While walking the wooded hills and hollows this morning, before the sun had risen, the trees took on quite human forms. This, as it has in the past, confirmed in me that a traveler's principle fears are found in the human aspects of nature (as Chesterton so wisely suggested). The thought did occur to me that, though the morning light would strip them of their humanity, the trees' continued struggle for life seems to match that of man's much closer than the plight of the deer in the forest. Modern man may be less in danger of the wolf and much more in danger of age and insidious creepy crawlies beneath the bark. We fear the night less these days and more the morning whose light will reveal the brown spots upon our leaves. I could probably take the metaphor too far and really it was only a passing fancy. For, another thought soon displaced it as the trail twisted before me.
Is not the English language missing the most obvious of words? Such a blaring omission cannot stand and yet it has until now. I can only speak for English, for I have little doubt that other languages which people use to communicate in this P.B.* world could not fail to have its equivalent.
I tripped over this pearl of great price while looking up into the bows of a nearby tree in which a pair of cardinals perched, the male blazingly red and the lady gentle and refined in her soft brown coat. A lovely pair they were, but their blissful state of birdly matrimony, however, led thusely to my consternation.
Marriage is, without a doubt, a unity, not, however, without its parts. The first one being husbandry and the second…well, drat it all, there is a second, but we don't have a word for it! If the very criminal act of thieving can be given such an honor as to have its action nounenized with "thievery" how has "wife" ever been neglected. The most lovely of concepts going untouched by the human tongue and pen! Let me then be the first to write it: "wifery."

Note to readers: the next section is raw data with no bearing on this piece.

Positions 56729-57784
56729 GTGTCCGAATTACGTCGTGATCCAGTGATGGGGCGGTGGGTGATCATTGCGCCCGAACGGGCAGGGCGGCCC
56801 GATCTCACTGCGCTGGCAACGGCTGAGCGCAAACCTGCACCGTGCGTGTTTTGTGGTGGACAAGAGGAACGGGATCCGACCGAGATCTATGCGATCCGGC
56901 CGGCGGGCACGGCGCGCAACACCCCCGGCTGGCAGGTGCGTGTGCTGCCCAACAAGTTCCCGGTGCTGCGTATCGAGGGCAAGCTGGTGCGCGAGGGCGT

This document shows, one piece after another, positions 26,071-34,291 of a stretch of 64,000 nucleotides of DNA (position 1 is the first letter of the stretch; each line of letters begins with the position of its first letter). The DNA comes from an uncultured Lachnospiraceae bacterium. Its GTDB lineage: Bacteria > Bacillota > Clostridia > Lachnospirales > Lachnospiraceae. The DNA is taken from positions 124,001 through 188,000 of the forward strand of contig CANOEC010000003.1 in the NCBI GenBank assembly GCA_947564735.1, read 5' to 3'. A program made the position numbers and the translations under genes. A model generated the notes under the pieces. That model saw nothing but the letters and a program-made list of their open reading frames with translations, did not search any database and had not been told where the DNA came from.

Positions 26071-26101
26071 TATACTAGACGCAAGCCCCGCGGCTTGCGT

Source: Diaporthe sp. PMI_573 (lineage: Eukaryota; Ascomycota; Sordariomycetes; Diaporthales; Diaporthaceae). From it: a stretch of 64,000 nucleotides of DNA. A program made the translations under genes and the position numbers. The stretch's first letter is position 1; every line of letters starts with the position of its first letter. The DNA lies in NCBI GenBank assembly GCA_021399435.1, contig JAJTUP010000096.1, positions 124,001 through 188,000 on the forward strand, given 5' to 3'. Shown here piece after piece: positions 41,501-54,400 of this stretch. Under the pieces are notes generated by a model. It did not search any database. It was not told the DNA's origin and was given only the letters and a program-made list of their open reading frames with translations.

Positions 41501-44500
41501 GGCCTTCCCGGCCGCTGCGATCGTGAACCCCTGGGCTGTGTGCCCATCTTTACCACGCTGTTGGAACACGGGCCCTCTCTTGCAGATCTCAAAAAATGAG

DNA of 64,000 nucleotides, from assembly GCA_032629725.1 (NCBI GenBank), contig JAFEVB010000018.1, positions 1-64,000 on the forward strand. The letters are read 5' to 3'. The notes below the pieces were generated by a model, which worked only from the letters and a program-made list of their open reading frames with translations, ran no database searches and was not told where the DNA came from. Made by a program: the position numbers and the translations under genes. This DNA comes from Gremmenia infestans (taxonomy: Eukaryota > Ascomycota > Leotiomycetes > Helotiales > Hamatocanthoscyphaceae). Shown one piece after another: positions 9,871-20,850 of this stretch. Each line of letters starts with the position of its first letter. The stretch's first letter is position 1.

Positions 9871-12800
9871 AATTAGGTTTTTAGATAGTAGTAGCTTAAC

A definition, I think, would be appropriate (a necessary component for its future inclusion in my spell check). It would be stated thus: "Gracefully receiving the worth attributed with natural flourishing."
Let me use it in a sentence: Marriage husbandry finds it greatest fulfillment in Marriage wifery. Very tidy.
Before going on, I know some will object to the use of husbandry in this manner, seeing as how it is not exactly the dictionary usage of the word. However, it is a great distance between having a word to be able to miss-use (and be understood) and not even having a word to miss-use. Hencely, the newly christened word "wifery" and its hence stated definition.
Now may I move to an example of its very practicality in the living of life and the sacred institutions therein?
In the course of walking around on the earth one chances to meet all kinds of people with all kinds of stories. Why, just this week I happened upon a fellow who gave me a firsthand account of his physical birth. In fact, this Dr. W.H. indicated this was not the least of his amazing memories!
I have also had the chance to make the acquaintance of another wonderful chap, a certain Mr. B.G. He is of advanced years and his life stories go on and on. We have talked of his time as a professional athlete, his wild successes as an entrepreneur, his many celebrity acquaintances, his recovery from battle wounds at Versailles, and his breadth of other experiences including our shared love for the beauty of the Flint Hills. However, the most touching moments and the ones that really stick with me were his tearful accounts of his wife, Grey. Years have passed since her death after dementia, but the dreams still come with heart wrenching awakenings that she, in her beauty, does not stand before him. He tells of his meeting her in middle age and being absolutely captivated. They raised a family of four children while her radiance and beauty ever grew before him. She was absolutely singular in his mind in companionship and loveliness of spirit. He would not fail to leave her side and he could not stand that she had to leave him first. He poured out a fortune in her care and honor as her mind left and he became a stranger. She did not change, however, he knew. It was only an outward feint. Grey, his love, will be the more beautiful when they meet again.
It is upon their case that I state my case for husbandry and wifery.
Let us be clear, the planter of the first garden who gave husbandry its weight and purpose in the same way made provision for the stunning beauty of wifery. The care and cultivation (if it is present) must find its reflection. As with garden husbandry, He who plants and he who waters has not the slightest power to make it grow. A response to ever increase in radiance is wifery!
With the sun shining on the lawn
Roeland Park, KS